In a recent video I uploaded to YouTube, some background music was playing at the place where I shot the video. That music’s copyright holder made a claim that I was including their copyrighted work. I had the option to let that copyright holder post ads in the video or else to cut out the audio—including myself talking. I chose to cut out the audio because I might monetize the video myself one day.
I advise everyone: Do not make YouTube videos if copyrighted music is playing, even in the background. Ask whoever is playing the music to stop, wait for the song to end, or make the video somewhere else. And, if you own a store or art gallery, do not play copyrighted music in the background. Play music published by more friendly people instead.
I mean, background music, seriously? The audio quality is terrible. Try putting music that bad in a TV series and see if a network airs it. They consider that grounds for a copyright claim?
Not my battle, though. I tied a bow on it and I’m rearranging my life so this doesn’t happen again. Maybe you should do the same.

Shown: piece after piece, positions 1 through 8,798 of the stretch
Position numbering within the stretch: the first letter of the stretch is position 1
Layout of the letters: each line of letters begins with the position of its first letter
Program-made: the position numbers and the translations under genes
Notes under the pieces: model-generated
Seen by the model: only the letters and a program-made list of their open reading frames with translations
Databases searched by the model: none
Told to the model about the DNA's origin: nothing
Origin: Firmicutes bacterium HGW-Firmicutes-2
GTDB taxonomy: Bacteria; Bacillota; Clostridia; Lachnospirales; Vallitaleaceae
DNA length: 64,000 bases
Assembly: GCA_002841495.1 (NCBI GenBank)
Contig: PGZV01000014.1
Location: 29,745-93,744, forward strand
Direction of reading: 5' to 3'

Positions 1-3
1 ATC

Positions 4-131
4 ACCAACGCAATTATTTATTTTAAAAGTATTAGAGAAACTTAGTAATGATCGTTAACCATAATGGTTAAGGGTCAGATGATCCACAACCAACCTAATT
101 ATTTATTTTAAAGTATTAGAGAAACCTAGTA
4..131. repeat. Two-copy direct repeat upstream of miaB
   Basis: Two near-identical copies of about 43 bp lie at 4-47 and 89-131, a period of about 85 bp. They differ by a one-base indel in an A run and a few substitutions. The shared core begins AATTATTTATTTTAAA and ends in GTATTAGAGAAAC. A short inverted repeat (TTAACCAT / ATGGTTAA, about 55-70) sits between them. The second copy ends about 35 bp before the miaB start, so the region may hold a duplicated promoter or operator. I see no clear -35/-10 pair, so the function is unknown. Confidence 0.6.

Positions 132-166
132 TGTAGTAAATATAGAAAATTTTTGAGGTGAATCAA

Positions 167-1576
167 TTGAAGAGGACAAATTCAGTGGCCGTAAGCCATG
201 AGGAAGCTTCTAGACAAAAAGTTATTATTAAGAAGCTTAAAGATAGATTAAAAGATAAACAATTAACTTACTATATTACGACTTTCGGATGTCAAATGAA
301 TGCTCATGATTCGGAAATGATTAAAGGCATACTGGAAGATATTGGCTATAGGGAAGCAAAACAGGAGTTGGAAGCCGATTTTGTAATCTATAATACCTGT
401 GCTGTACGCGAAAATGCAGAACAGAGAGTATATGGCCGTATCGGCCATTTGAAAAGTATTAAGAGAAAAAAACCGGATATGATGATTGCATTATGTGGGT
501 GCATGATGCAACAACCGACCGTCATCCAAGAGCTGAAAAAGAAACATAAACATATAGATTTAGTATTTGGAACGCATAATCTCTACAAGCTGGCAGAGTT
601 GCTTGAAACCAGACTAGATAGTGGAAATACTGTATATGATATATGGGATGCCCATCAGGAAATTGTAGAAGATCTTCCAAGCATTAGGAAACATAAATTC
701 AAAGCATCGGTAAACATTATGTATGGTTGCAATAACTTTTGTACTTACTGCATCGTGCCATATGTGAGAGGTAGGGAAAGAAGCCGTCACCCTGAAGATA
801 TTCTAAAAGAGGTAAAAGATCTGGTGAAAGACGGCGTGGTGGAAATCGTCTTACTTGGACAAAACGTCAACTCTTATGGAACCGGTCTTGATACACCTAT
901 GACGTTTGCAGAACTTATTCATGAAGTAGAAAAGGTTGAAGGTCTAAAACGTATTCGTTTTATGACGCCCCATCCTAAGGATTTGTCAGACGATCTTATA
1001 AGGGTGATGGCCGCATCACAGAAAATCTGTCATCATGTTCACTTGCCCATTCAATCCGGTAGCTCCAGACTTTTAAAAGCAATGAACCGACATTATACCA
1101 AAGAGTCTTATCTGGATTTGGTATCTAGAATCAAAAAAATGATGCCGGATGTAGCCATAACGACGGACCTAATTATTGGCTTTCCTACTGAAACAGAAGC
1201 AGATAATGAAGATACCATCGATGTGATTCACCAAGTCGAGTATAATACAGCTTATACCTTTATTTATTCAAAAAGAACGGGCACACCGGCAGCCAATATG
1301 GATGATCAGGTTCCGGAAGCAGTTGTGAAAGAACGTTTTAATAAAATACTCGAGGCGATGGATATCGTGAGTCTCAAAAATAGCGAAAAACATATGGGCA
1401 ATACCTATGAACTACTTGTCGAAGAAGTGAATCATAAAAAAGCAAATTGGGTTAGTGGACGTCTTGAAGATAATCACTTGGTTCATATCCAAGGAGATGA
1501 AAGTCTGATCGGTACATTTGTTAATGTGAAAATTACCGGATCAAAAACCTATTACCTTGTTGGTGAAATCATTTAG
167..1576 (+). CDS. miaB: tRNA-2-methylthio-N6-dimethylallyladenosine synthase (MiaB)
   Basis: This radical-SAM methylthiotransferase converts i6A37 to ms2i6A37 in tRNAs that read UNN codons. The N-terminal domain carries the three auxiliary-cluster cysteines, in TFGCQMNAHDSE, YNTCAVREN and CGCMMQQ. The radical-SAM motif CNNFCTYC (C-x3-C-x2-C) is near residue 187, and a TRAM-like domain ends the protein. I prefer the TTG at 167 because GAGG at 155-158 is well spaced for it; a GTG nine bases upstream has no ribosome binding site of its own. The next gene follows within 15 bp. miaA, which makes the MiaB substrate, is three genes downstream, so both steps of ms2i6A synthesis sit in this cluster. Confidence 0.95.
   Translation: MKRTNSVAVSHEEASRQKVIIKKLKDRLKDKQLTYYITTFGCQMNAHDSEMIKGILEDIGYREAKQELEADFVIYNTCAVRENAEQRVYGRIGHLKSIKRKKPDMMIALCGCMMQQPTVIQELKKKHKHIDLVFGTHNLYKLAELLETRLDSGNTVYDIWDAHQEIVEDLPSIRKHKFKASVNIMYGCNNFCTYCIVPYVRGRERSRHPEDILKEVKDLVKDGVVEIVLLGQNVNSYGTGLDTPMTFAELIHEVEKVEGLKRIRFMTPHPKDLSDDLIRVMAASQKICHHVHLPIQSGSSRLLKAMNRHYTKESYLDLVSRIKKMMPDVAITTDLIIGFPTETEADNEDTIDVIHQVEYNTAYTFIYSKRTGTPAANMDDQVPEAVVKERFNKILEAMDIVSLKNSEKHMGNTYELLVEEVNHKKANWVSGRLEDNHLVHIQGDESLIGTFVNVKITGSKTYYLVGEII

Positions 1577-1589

Here is my letter to YouTube:
I’m not appealing the dispute. However, YouTube should know my opinion:
I would have been glad to link to the music label’s or artist’s channel or website, either in the description or in a link that I cannot control.
But, this is not a “music track” that was added during an editing process. It was BACKGROUND MUSIC AT THE LOCATION.
That is incidental, unintended.
If such copyright claims are thus applied to mere background music that happens to be at the video site, then I learned two lessons from this:
1. Never make YouTube videos if someone is playing background music.
2. At my own stores and at my clients’ places of business, never play copyrighted music. Instead, buy music from artists who don’t behave this way.
I intend to monetize my videos at some point in the future. So, the copyright claimant monetizing that music with ads for video games or whatever creates a conflict.
I wish that YouTube had a special provision for “background music/content” ruled to be “unintentional”, “not added by editing”, “incidental”, and “already present at the site the video was made”. In such situations, the YouTube user who governs the channel of the video in question should have an option for the music/content claimant to include a link above the video description.